BAGHDAD, Iraq—The taunts and insults hurled at Saddam Hussein minutes before his execution Saturday have prompted some U.S. officials and Iraqi politicians to conclude that Prime Minister Nouri al Maliki's government is led by Shiite Muslim radicals and can't be counted on to disarm Shiite militias.
Several U.S. officials in Baghdad and Washington told McClatchy Newspapers that, practically speaking, the Bush administration no longer can expect Maliki to tackle the militias because Saddam's hanging exposed the depth of the government's sectarianism.
The scene at the execution "confirms everyone's worst speculations about the government: It is sectarian and incompetent," said a U.S. official who agreed to speak under a promise of anonymity because of the sensitivity of the topic. The militias and Maliki's government are intertwined "so much that you don't know for sure from issue to issue what is the militia and what is the government," the official said.
That assessment underscores the Bush administration's challenge as it considers sending thousands of additional U.S. troops to confront Iraq's growing sectarian violence.
President Bush, who's expected to announce a new Iraq policy next week, has vowed to support Maliki, who came to power via U.S.-sponsored elections. He's pushing Maliki to disarm the militias, especially the Mahdi Army of radical Shiite cleric Muqtada al-Sadr. Many blame the Mahdi Army, which fought two bloody campaigns against U.S. forces in 2004, for much of the violence that's engulfing Baghdad.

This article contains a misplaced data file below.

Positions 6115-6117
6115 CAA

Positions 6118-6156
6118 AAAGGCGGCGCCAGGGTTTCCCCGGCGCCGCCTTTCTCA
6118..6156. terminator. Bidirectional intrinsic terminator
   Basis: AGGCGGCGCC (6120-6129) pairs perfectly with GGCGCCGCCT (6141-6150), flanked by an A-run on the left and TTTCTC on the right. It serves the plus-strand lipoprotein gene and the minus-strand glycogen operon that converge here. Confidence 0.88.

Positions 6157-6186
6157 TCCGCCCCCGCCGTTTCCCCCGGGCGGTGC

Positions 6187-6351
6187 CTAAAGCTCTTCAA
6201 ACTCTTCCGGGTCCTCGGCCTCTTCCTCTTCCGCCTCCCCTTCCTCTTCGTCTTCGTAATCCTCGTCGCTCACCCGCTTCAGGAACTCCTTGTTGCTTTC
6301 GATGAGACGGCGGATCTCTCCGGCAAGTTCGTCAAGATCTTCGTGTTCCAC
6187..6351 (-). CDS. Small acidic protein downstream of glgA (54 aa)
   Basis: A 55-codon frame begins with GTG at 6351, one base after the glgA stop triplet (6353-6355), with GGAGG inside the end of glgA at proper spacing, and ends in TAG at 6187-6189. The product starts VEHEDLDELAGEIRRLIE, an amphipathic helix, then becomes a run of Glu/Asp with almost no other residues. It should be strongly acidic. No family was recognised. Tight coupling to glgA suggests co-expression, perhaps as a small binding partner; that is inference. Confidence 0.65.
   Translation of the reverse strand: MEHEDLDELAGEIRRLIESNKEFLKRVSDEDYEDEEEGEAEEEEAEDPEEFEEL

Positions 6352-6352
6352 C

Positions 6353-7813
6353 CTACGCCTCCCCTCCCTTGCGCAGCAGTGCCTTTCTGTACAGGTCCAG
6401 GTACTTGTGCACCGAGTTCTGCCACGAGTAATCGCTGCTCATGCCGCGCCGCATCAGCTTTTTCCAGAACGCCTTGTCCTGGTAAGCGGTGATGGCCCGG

However, a jerky cell-phone video of Saddam's execution showed that Sadr supporters were involved. Amid Shiite chants, at least one witness to the execution can be heard chanting "Muqtada, Muqtada, Muqtada."
Someone also can be heard yelling the name of Sadr's uncle, Mohammed Baqir al-Sadr, who's considered the intellectual behind Maliki's Dawa Party.
Sadr's father, the Grand Ayatollah Mohammed Mohammed Sadeq al-Sadr, was a prominent Saddam opponent who was murdered in 1999, reportedly on Saddam's orders.
Some accounts of the execution indicate that Maliki's national security adviser, Mowafek al Rubaie, quizzed Saddam about the Sadr murder before Saddam, who was a Sunni Muslim, was hanged.
An official videotape of the execution didn't include audio.
Links between the Sadrists and the Dawa party have long been a topic of speculation here, with Iraqi and U.S. officials agreeing that Maliki rose to his position largely with the support of the Sadrists, who control the largest bloc of seats in Iraq's 275-member legislature.
Sadrists also control four ministries—including health, agriculture and transportation—and Mahdi Army members are widely believed to have infiltrated Iraq's security services. The recent report by the bipartisan Iraq Study Group described the country's Facilities Protection Services, a security force charged with protecting government buildings, as "a source of funding and jobs for the Mahdi Army."
But the scene at the execution, captured by a cell phone and posted on the Internet, was the starkest example yet of the ties between Maliki's government and Sadr's militia.